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Lions-Steelers preseason game draws huge audience (but 49ers-Texans ratings are still under review)

With the 2022 NFL season just around the corner, Mike Florio and Chris Simms discuss teams that are giving off positive vibes.

The NFL continues to gather a live audience of humans to watch its product like nothing else. The latest evidence comes from Sunday’s viewership of the Lions-Sreelers preseason game.

Via CBS, the broadcast averaged 5.821 million viewers, a 65-percent increase over the 2022 CBS preseason game. The audience peaked at 7.597 million viewers.

It helped that the game featured a Steelers team that was resolving a quarterback competition and that played its starters for much of the first half. Adding to the intrigue was the presence of the Lions, this year’s Hard Knocks focal point and a club that is finally drawing from buzz.

Those numbers can be compared to all sorts of audience figures from other sports at other times. Here’s a fascinating nugget. The Sunday-afternoon-in-late-August audience surpassed the average audience for each of the five Christmas Day NBA games played in 2021.

Hawks-Knicks at noon ET? 2.924 million average viewers. Celtics-Bucks at 2:29 p.m. ET drew 4.933 million. Warriors-Suns, with a 5:13 p.m. ET tip, got 5.189 million. Nets-Lakers, starting at 8:00 p.m. ET, had 5.753 million. Finally, Mavs-Jazz did 1.519 million.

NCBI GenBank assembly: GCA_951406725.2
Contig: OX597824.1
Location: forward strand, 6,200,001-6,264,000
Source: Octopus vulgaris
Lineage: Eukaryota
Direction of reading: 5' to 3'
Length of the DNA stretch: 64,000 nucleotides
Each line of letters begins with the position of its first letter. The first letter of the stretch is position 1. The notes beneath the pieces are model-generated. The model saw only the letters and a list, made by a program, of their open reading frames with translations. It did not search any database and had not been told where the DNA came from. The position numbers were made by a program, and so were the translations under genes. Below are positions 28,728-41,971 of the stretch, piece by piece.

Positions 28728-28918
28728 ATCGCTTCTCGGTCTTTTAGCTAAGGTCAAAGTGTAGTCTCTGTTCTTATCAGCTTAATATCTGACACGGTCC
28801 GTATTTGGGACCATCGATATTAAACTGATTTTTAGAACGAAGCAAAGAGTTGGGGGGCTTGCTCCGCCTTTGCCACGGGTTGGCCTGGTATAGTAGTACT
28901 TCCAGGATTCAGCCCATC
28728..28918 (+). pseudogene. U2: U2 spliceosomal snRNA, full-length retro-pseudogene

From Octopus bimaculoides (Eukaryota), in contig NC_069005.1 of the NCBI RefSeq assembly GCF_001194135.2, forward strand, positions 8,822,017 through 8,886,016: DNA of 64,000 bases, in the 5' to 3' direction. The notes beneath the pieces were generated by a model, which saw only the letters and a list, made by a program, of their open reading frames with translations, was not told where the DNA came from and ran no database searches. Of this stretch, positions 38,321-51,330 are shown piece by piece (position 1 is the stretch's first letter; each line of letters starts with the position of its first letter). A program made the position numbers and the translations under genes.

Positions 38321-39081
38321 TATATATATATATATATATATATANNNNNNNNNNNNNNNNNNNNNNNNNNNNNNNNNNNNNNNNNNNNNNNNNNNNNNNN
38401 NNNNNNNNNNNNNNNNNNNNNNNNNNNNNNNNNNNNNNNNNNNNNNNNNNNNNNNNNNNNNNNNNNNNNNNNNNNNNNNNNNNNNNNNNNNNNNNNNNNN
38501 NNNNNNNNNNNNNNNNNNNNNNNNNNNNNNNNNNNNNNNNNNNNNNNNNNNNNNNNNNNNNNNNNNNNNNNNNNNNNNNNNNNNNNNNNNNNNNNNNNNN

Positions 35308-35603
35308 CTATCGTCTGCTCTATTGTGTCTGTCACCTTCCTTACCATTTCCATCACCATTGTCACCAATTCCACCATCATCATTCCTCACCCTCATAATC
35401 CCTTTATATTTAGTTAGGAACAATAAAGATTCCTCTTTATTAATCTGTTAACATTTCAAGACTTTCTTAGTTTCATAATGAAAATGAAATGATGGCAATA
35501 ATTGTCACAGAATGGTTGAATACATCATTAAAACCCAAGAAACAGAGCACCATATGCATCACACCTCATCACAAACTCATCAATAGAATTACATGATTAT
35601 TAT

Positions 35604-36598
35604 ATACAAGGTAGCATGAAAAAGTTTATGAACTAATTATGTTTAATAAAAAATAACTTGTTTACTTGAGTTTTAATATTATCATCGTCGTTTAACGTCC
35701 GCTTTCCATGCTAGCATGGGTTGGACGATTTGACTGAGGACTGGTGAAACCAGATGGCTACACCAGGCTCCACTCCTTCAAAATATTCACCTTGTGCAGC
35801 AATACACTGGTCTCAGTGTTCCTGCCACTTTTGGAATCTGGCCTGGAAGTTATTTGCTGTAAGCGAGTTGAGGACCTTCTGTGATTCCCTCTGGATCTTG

It’s amazing, really. The Lions-Steelers preseason game outperformed every captive-audience basketball contest on one of the biggest stay-at-home holidays of the year. (Of course, it didn’t help the NBA’s cause that the NFL had a couple of regular-season games on TV that day, too. This year, the NFL will stage three games.)

Potentially balancing out the Lions-Steelers rim-rocker will be the ratings from the Amazon Prime preseason game between the 49ers and Texans. Those streaming numbers, which were tracked by Nielsen for the first time, still haven’t been released.

As of Monday, the delay was attributed by Nielsen to “additional reviews prior to the initial external release” of the data. Whatever the final number, it’ll likely be much lower than 5.821 million.

The over-under? We’ll go with the audience from the NBA Christmas nightcap of 1.519 million. And we’d probably take the under, by a little bit.